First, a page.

Heaven on Earth: Ladakh in pictures

To attempt to capture the beauty of this land through a lens is like trying to catch a passing cloud. But here’s our pick of 10 stunning images to give you a glimpse into Ladakh’s many facets that will surely tempt you to plan a trip there later this year!

‘La’, in the local tongue of Ladakh, a dialect of Tibetan, is a mountain pass, and ‘dhak’ means numerous. So, the name Ladakh literally means the ‘Land of High Passes’. This area is truly unique. I have been there five times and will definitely plan many more visits.

I have seen landscapes around the world, but I don’t think any place compares to the transforming terrain of Ladakh. From brown mountains to snowcapped peaks, the moonscapes, the waterfalls, the green farms, the lavish textures, the frozen lakes, the sand dunes, the cold desert — Ladakh literally has every kind of landscape. It is the land of Lord Buddha’s followers, monks, and monasteries. You can witness here a dazzling showcase of composite culture and rich heritage that will leave you totally enthralled.

I have clicked countless images of Ladakh in my travels across the region but even that does not seem to suffice. I aspire to click many more! Be it scenic panoramas or more intimate shots of the interiors in a typical Ladakhi home, the droning calm inside a monastery or the lapping waters of a mountain lake, from the smiling faces of young monk-initiates to the character-filled lines on a Ladakhi woman’s face. Each of these are ones I treasure and, today, I’m sharing a few with you.

Ladakh, landscapes, people, photo feature
En route from Jispa to Leh. The road to Ladakh is a journey, whose experiences span a lifetime. Image: Hema Narayanan.
Ladakh, landscapes, people, photo feature
‘Julley!’ says a monk, welcoming people into the moonland monastery of Lamayuru. You’ll hear this warm welcome everywhere you go in Ladakh. Image: Hema Narayanan.
Ladakh, landscapes, people, photo feature
Thiksey monastery, which is known for its resemblance to the Potala palace in Lhasa, in Tibet, stands at 11,800 feet in the Indus valley at Leh. It has been the subject for several of my shoots, and is one of my favourite monasteries in the Himalayan region. I have shot it from almost every angle possible, and it seems that each angle accentuates the stature of the captivating Thiksey in a unique manner. Image: Hema Narayanan.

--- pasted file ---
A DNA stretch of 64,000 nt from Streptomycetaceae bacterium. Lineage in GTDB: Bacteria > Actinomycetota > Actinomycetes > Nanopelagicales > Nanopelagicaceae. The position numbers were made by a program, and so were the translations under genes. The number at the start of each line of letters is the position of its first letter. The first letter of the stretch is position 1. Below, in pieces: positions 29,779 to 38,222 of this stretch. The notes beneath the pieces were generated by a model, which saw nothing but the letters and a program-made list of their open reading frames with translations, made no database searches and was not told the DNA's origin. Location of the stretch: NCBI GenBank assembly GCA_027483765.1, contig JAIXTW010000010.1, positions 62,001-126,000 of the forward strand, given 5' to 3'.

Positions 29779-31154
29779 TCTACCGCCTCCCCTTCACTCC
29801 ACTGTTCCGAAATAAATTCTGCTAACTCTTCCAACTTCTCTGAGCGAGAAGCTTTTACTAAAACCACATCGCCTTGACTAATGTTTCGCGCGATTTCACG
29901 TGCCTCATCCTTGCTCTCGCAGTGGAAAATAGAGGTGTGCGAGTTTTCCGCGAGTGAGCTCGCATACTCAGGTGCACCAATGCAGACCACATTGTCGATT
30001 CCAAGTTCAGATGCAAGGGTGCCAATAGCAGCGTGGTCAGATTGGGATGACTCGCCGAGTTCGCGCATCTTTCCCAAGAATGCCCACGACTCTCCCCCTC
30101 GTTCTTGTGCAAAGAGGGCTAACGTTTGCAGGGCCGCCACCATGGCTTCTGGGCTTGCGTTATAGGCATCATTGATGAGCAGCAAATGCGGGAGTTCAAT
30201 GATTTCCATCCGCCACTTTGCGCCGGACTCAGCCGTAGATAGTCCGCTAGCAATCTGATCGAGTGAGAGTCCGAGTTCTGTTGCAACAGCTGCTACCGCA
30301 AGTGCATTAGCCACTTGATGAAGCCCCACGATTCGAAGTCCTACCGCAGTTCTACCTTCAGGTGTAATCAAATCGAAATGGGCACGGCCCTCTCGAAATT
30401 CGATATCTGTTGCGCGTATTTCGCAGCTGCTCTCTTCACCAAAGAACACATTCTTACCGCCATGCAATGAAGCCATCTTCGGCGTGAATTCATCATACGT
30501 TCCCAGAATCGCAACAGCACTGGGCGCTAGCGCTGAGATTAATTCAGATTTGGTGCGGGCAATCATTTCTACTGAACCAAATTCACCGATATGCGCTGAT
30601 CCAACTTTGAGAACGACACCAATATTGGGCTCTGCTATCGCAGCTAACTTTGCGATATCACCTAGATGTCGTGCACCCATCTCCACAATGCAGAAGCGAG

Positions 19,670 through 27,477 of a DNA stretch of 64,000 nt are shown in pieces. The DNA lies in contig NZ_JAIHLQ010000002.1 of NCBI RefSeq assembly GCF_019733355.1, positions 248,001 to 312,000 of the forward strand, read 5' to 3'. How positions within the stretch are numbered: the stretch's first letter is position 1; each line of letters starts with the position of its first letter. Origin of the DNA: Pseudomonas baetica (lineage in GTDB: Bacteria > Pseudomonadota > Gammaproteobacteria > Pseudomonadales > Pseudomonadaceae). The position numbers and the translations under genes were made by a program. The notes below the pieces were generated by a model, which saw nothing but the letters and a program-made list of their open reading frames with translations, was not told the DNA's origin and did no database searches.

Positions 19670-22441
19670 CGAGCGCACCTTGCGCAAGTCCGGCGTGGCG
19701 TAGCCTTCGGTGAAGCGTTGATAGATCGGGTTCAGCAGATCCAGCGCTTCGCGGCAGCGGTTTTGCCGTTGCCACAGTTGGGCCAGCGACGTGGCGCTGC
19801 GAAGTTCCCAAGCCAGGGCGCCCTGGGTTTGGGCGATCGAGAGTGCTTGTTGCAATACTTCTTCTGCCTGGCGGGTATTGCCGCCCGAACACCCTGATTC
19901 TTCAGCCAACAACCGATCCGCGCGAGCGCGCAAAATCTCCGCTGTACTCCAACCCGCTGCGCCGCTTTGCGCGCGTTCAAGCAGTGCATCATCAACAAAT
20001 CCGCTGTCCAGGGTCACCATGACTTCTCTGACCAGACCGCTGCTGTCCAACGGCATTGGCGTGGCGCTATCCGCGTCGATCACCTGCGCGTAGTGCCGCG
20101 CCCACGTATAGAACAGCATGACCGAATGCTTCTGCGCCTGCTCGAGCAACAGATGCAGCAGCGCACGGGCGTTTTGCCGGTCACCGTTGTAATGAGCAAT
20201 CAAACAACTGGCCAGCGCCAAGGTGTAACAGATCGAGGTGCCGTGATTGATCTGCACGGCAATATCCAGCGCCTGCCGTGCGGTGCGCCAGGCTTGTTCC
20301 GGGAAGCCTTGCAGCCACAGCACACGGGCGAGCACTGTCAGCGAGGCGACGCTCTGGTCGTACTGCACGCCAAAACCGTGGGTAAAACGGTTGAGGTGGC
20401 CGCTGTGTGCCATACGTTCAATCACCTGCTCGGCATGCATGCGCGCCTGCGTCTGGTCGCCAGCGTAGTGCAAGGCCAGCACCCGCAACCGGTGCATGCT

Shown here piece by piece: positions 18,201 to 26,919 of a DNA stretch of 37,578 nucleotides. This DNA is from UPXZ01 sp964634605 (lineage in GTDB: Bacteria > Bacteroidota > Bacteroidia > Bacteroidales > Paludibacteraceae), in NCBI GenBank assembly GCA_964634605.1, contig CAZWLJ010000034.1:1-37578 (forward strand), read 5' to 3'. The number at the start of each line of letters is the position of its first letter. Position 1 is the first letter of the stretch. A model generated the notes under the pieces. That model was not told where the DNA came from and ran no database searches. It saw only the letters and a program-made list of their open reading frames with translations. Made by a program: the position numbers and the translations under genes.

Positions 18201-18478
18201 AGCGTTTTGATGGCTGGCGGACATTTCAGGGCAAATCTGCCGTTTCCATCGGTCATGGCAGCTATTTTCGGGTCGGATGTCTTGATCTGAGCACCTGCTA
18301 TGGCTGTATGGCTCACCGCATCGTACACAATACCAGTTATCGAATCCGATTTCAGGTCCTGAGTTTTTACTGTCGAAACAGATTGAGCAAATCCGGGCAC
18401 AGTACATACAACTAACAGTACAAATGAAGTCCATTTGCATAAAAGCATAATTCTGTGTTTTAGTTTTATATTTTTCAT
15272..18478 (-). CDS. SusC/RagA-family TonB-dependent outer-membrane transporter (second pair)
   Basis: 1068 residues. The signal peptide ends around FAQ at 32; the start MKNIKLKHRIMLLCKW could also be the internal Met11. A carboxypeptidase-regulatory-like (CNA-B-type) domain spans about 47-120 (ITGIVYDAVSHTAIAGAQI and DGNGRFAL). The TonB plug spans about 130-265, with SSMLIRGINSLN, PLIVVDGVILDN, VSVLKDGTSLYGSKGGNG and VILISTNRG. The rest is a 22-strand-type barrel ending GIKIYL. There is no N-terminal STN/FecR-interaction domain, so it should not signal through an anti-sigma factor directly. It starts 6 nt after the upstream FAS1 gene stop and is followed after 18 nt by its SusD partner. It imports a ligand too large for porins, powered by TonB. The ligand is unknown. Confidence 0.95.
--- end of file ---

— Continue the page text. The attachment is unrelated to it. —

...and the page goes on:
Ladakh, landscapes, people, photo feature
A monk in prayer inside Thiksey monastery. Image: Hema Narayanan.
Ladakh, landscapes, people, photo feature
Basgo, 40 km off Leh, is a place where silence is paramount. The three colourful and well maintained Buddhist stupas near Basgo castle are in sharp contrast with the 15th century castle-monastery, which is almost in ruins. The ancient town below is noted for its Buddha statue and murals. Image: Hema Narayanan.
Ladakh, landscapes, people, photo feature
Ships of the cold desert too, these double-humped Bactrian camels enjoy a short sit-down time Nubra Valley. Image: Hema Narayanan.
Ladakh, landscapes, people, photo feature
The mountains looming large above and a long winding road do not deter this elderly woman from walking miles to fetch groceries for her family along the high-altitude route of Khardungla. When I met her, she was on her way home and even managed to reciprocate with a smile that took my breath away. She belongs to one of the many nomadic tribes that live in this region. The Changpa nomads have been using the land for long to graze their livestock. Ladakhis are irrepressibly happy; they seldom retreat into themselves due to fear, insecurity or sorrow. What a beautiful irony, given that everything around them is harsh and seemingly insecure. Image: Hema Narayanan.
Ladakh, landscapes, people, photo feature
Pangong Tso lake, a stretch that became especially popular after the film ‘Three Idiots’, has also been the site of international skirmishes. Image: Hema Narayanan.
Ladakh, landscapes, people, photo feature
Lamayuru is known as the ‘moonland’ as it’s surrounded by scapes that resemble those on the moon. The Lamayuru Monastery is probably the oldest monastic sites in Ladakh. It symbolises an endearing blend of faith, history and myth. Historians talk about traces of pre-Buddhist culture that still exist here. As a matter of fact, the presence of the sprawling Lamayuru Monastery further uplifts the beauty of the moonscapes. If you ever had a picture of what a Himalayan Gompa should look like, this would surely be it, perched on the top of a hermit cave-pocked sheer cliff-face, overlooking the scenic valley and the moonscapes below. Image: Hema Narayanan.
Ladakh, landscapes, people, photo feature
These peaks of the Himalayas have almost never stepped upon by humans, since this view is seen only from the air. This aerial shot of the majestic mountains was taken soon after the take-off from Leh. It almost felt like they were speaking to my soul, enticing me to come back soon. Image: Hema Narayanan.

Read more.

Hanle Village in Ladakh soon to be declared as a ‘dark sky sanctuary’

Jispa: A journey through stupas and snow-laden mountains

Now, even you can feel like God on a Harley